Kim: I started shooting in Japan. Tae-hee and I had a huge action scene together at the end of the Japan shoot, so we practiced every night in the meeting room. Lee Byung-hun had to do car action and jump off a dam, so it was pretty tough for him. The shoot finished after a month and on the last day, it felt almost like a wrap-up party. (laugh) But after that, we had just as much to do in Korea, then in Hungary, and we had to do more shoots on location in China. The tough work never ended.
10: You did a lot of shooting abroad. Did you have any lines in the local language?
Kim: Tae-hee had some lines in Japanese, and I had a scene in the first episode where I had to speak Hungarian. It’s a completely different language than English and it was totally unfamiliar, so I could never get it right no matter how I hard I tried to imitate it. I went through so much pain for just one sentence that I don’t think I will ever forget that line. It was an important scene, so I was very stressed out about it and messed up a lot of takes. I ended up crying after we finished shooting. That rarely happens for me.
10: I heard you had a lot of problems with the props as well.
Kim: There was a scene where I had to hold a long rifle to kill Hyun-joon (played by Lee Byung-hun) and it weighed about eight kilograms. We couldn’t get one in Korea so I practiced for the scene with a plastic gun. But on set, I got the real rifle sent from Germany. It was heavy, but it was turquoise and very pretty. (laugh) They wouldn’t even let you touch the gun freely unless you were the person in charge, so there was a lot of tension, the gun was so heavy and the scene was a long one. I ended up becoming a zombie. I always put all my strength into the first take, but I was so disappointed and frustrated that I kept getting the lines wrong, even though I had rehearsed them a thousand times.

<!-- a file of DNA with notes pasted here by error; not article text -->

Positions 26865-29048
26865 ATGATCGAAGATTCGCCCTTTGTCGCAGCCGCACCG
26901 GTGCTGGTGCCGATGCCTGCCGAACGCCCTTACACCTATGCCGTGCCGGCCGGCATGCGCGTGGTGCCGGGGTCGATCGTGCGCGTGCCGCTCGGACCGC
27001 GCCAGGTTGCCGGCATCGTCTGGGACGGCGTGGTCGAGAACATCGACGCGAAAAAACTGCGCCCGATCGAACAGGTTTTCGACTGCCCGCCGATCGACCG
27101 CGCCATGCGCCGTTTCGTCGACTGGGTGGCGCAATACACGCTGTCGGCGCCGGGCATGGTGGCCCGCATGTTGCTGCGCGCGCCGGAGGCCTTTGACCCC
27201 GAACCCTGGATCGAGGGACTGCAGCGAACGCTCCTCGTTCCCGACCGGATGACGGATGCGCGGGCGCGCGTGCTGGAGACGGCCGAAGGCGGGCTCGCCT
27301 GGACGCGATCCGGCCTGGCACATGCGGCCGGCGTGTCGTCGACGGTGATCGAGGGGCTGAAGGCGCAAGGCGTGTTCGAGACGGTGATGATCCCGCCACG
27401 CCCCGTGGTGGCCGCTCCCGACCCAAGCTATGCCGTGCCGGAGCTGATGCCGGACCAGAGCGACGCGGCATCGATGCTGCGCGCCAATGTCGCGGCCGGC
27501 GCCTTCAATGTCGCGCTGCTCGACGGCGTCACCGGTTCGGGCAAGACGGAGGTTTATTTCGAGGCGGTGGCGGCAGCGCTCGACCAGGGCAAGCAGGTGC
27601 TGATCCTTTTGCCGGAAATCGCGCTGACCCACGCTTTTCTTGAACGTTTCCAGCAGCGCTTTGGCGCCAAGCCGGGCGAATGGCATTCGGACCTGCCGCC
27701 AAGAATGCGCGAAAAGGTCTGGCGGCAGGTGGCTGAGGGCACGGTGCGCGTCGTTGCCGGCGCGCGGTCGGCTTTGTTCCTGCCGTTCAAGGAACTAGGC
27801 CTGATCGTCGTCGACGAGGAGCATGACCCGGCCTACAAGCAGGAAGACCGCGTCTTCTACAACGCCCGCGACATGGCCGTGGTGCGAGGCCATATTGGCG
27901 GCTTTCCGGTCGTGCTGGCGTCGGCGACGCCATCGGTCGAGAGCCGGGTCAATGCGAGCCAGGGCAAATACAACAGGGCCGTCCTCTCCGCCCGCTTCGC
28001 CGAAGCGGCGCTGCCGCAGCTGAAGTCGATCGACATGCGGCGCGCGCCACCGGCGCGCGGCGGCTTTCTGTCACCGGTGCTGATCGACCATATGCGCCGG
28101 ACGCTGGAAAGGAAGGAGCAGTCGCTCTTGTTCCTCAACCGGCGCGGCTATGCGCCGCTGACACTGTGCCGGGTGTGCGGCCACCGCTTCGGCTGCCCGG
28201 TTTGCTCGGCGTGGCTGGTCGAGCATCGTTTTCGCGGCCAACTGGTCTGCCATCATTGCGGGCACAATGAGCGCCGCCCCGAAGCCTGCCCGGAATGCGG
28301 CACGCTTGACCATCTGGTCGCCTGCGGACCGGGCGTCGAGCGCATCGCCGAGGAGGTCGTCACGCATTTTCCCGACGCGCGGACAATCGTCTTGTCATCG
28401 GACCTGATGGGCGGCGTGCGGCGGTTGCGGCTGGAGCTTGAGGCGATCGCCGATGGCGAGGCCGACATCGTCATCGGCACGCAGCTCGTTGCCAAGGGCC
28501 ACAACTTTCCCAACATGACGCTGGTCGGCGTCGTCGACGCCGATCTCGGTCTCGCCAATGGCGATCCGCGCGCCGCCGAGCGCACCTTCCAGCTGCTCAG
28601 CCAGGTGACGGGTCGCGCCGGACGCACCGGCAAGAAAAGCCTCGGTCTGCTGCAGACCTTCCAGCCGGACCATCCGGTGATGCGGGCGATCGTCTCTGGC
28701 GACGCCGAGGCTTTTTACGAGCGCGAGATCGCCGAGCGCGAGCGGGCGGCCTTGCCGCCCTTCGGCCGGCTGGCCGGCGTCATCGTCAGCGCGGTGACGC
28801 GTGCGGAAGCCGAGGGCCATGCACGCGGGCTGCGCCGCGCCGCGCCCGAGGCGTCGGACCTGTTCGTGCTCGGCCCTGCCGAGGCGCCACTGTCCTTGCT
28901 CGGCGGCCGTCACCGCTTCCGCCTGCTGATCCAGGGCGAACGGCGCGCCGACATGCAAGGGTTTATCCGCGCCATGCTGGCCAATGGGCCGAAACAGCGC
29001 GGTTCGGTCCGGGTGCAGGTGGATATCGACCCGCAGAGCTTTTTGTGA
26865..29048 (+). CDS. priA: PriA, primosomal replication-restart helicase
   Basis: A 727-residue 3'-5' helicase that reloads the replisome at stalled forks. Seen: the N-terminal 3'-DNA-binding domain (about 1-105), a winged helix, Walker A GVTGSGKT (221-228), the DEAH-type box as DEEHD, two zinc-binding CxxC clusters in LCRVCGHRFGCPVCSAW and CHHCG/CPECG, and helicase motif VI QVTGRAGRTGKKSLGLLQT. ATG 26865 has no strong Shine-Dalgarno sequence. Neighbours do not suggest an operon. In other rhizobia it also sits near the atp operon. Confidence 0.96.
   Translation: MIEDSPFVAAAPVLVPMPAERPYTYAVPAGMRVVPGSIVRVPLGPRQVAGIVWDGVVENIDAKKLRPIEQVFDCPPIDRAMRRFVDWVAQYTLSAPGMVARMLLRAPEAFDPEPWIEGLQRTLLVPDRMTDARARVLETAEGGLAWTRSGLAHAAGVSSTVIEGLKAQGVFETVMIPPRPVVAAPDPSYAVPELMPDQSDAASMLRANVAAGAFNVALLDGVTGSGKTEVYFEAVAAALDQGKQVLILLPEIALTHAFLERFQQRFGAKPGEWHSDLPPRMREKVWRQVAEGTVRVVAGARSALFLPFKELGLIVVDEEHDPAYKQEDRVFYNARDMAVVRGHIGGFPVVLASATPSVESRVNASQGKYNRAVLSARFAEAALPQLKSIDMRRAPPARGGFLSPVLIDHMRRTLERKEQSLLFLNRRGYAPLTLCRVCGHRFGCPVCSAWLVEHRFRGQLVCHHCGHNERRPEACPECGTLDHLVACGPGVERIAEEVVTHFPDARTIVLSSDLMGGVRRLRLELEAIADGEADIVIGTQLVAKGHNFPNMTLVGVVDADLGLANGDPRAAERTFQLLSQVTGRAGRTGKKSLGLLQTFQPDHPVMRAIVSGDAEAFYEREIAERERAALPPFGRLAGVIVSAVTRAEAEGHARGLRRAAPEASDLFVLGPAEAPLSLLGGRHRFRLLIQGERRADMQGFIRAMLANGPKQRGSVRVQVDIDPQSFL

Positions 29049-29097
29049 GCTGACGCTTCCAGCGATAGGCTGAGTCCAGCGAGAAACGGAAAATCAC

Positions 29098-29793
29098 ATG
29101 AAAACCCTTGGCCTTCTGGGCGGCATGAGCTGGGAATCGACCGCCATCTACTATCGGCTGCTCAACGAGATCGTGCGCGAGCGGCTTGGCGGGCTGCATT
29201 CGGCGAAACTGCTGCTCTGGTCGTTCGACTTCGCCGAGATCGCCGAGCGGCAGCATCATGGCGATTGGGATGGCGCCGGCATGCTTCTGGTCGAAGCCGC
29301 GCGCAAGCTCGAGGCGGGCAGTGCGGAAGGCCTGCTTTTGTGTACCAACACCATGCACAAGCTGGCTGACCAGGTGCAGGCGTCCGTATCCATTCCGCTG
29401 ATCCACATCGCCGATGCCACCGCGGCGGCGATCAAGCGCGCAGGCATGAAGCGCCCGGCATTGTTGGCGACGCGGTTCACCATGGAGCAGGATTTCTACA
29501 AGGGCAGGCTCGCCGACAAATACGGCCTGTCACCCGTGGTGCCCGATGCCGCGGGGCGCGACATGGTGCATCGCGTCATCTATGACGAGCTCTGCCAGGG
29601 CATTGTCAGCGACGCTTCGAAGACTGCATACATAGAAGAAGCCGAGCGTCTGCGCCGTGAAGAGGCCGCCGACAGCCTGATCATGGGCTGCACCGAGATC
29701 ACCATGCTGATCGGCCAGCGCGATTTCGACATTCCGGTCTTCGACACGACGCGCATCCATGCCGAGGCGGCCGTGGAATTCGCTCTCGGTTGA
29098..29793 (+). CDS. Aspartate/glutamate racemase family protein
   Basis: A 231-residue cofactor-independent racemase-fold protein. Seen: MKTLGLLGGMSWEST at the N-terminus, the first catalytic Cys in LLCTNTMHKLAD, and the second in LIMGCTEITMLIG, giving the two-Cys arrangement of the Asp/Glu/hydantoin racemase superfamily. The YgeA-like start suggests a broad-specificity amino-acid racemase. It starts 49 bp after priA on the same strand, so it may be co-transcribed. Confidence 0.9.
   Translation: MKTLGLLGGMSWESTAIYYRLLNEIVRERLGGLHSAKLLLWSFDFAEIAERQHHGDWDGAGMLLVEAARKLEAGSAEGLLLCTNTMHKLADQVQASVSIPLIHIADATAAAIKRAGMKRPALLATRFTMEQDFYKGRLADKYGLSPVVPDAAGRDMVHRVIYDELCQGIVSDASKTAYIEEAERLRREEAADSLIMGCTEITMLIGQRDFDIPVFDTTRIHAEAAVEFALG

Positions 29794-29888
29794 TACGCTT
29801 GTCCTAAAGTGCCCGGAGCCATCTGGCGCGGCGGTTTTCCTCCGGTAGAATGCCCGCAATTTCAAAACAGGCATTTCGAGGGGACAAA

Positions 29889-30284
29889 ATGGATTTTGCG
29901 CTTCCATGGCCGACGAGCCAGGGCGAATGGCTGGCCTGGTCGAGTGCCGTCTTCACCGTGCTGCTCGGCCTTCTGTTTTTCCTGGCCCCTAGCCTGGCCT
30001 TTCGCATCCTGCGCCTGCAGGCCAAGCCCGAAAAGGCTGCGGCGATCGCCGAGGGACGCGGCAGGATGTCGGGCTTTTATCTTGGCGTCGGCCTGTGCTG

10: How were the other action scenes? I heard there were some injuries -- weren’t you scared to shoot after you got hurt?
Kim: Everybody had a hard time because the action scenes were so intense. Lee Byung-hun had a poultice all over his body, but I was the only one who got in the headlines because many of my injuries were very visible. (laugh) When you’re shooting a scene where you have to punch or kick someone, it’s hard to control yourself when you’re too focused. And it gets even harder when you’re trying to do it right on the first take. (laugh) I think I can control about 30 percent of my strength. And it looks better on screen too. I’m still learning how to do action scenes.
10: You must have undergone a decent amount of training before going into shoot.
Kim: I usually don’t exercise, so it was hard trying to get used to the massive workouts. I also had to gain a lot of fat in the beginning and do physical strength training. I learned taekwondo and kung-fu too. I would get home and fall asleep without even taking off my makeup because I was so tired. It was exhausting but fun. I wanted the part so badly and that desire overtook the pain.
Reporter : Yoon Hee-Seong email@example.com
Photographer : Chae ki-won firstname.lastname@example.org
Editor : Lee Ji-Hye email@example.com
Editor : Lynn Kim firstname.lastname@example.org